London Met: silencing staff representatives or punishing ex-extremist?

London Met: silencing staff representatives or punishing ex-extremist?

London Metropolitan University has hit the headlines by suspending three staff at its Working Lives Research Institute.

Research administrator Jawad Botmeh had served a prison sentence after being controversially convicted of conspiracy in 1996 after a bombing, while Professor Steve Jefferys and administrator Max Watson were involved in hiring him. Yet many see this as victimisation of staff and union representatives, and unfair to someone who has already been punished for a crime which many believe he did not commit.

Car bombs exploded outside the Israeli Embassy and Balfour House in London 1994, but who actually carried this out remains uncertain. Botmeh and another young Palestinian living in the UK were arrested and convicted in what was widely regarded as a miscarriage of justice. As Amnesty International pointed out, “There was no direct evidence connecting either of them to the attacks and both had alibis.” Key evidence was withheld from the defence and “crucial questions remain unanswered”.

“The plain fact is that someone else, with no connection to either prisoner, bombed the Israeli embassy,” stated veteran investigative journalist Paul Foot. At any rate, Botmeh served 13 years in prison, paying his debt to society whether or not it was owed. He completed an Open University degree in sociology and MA in Peace and Reconciliation, which stood him in good stead when he applied to the London Met.

He was open about being an ex-prisoner, but Jefferys felt that it would be unjust to rule him out from being considered for a casual job on this basis. There was apparently no policy on how to handle applications from people with criminal convictions.

All went smoothly for five years. Botmeh won the confidence of his colleagues. Apparently in 2010 he applied and was selected for an eighteen-month post, this time by human resources staff. Again his criminal record was disclosed, but this appeared to pose no problem.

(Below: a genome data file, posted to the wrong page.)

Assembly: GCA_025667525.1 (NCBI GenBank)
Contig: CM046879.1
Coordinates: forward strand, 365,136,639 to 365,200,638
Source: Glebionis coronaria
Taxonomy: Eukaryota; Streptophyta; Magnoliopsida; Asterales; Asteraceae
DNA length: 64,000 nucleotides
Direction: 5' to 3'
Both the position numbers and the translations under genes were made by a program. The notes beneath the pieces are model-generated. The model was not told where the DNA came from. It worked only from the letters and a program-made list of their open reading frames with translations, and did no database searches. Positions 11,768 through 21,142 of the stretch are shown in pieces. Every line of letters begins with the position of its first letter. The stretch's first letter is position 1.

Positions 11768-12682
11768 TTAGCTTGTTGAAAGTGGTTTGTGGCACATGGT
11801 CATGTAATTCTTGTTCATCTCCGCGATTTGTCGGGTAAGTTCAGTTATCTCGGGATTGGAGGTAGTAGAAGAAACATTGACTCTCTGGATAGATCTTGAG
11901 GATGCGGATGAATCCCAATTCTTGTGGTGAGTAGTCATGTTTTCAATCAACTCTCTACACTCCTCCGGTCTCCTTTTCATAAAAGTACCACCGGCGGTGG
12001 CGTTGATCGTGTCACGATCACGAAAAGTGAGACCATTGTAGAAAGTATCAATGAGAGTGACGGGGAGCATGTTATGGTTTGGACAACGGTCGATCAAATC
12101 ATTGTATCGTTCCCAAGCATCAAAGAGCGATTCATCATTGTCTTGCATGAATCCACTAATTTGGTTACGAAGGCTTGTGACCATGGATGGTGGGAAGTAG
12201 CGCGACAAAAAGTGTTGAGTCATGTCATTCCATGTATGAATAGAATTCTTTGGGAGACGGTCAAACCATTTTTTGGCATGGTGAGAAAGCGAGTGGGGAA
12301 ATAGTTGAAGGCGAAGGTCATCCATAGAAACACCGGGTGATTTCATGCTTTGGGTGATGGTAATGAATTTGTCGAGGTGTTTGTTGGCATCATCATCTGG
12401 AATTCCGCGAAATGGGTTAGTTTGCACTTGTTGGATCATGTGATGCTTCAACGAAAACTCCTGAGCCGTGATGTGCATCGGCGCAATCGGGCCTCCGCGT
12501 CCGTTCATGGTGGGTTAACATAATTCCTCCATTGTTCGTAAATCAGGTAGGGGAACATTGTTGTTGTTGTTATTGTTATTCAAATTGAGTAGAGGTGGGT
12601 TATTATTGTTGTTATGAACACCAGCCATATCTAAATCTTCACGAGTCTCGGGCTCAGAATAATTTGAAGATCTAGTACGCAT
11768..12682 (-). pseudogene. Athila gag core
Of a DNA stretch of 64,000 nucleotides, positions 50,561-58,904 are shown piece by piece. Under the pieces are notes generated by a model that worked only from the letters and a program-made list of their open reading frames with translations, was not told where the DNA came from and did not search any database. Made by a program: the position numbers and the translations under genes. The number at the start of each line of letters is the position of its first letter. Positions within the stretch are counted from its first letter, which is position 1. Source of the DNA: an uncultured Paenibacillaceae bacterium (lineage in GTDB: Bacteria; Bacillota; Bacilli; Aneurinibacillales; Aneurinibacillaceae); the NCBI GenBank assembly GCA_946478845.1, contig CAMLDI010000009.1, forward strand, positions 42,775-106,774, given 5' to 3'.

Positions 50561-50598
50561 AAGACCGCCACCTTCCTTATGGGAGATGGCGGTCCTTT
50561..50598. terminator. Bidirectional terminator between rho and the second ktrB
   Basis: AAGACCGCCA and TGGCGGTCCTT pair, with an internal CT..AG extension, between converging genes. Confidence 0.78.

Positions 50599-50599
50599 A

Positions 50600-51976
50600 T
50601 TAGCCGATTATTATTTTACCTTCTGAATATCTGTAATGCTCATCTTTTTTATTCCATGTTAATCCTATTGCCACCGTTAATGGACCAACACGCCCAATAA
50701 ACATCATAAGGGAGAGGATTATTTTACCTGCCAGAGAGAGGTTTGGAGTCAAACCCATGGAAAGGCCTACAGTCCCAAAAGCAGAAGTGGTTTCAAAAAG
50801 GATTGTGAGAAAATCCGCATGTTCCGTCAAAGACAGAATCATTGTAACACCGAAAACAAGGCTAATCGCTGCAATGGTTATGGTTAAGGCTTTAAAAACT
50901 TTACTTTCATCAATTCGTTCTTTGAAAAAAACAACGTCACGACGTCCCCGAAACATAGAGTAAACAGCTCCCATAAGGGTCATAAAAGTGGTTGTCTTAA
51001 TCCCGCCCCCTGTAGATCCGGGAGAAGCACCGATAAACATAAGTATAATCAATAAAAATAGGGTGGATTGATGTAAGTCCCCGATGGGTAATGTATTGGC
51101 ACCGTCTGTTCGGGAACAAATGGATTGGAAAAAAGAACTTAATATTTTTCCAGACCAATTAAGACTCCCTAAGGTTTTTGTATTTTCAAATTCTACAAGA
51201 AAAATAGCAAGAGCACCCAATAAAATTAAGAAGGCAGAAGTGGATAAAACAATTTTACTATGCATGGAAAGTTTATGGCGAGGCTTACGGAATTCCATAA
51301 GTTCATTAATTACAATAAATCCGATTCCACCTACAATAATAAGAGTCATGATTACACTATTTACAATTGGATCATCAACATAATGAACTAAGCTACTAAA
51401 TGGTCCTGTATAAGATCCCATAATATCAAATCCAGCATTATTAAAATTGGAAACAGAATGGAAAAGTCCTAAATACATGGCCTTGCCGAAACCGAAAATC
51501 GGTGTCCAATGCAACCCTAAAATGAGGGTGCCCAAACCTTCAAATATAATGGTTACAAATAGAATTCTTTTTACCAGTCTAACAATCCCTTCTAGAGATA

Then in 2013 he was elected to the Board of Governors as one of two staff representatives. A fortnight later, he was suspended.

So was Jefferys, and Watson too, despite his minimal involvement in the appointment. However he was Chair of the London Met Unison branch, which claimed that he had recently been singled out by the Vice-Chancellor in an all-staff email because of the union’s opposition to the involvement of the firm Capita in the university’s Business Process Review.

The union branch points out that “Steve, Jawad and Max have broken no university rules” and argues that the suspensions are “an attack on the principles of staff rights and representation, on social justice and on academic freedom.”

I should declare an interest. The University and its predecessors have long been part of my local landscape. Every school day for years, I walked past one of its buildings. People in my neighbourhood, and a family member, work or have worked there.

Despite some failings London, Met and the institutions from which it was formed, have sometimes been a source of unusual and socially valuable research (for instance on sexual violence) and teaching. While allegedly conspiring with bombers is indeed a serious offence, it is not clear what purpose the university authorities’ action serves at this time. It is to be hoped that they will rethink their decision.

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(c) Savitri Hensman is a widely published Christian commentator on religion, social justice, politics and church affairs. She is an Ekklesia associate.

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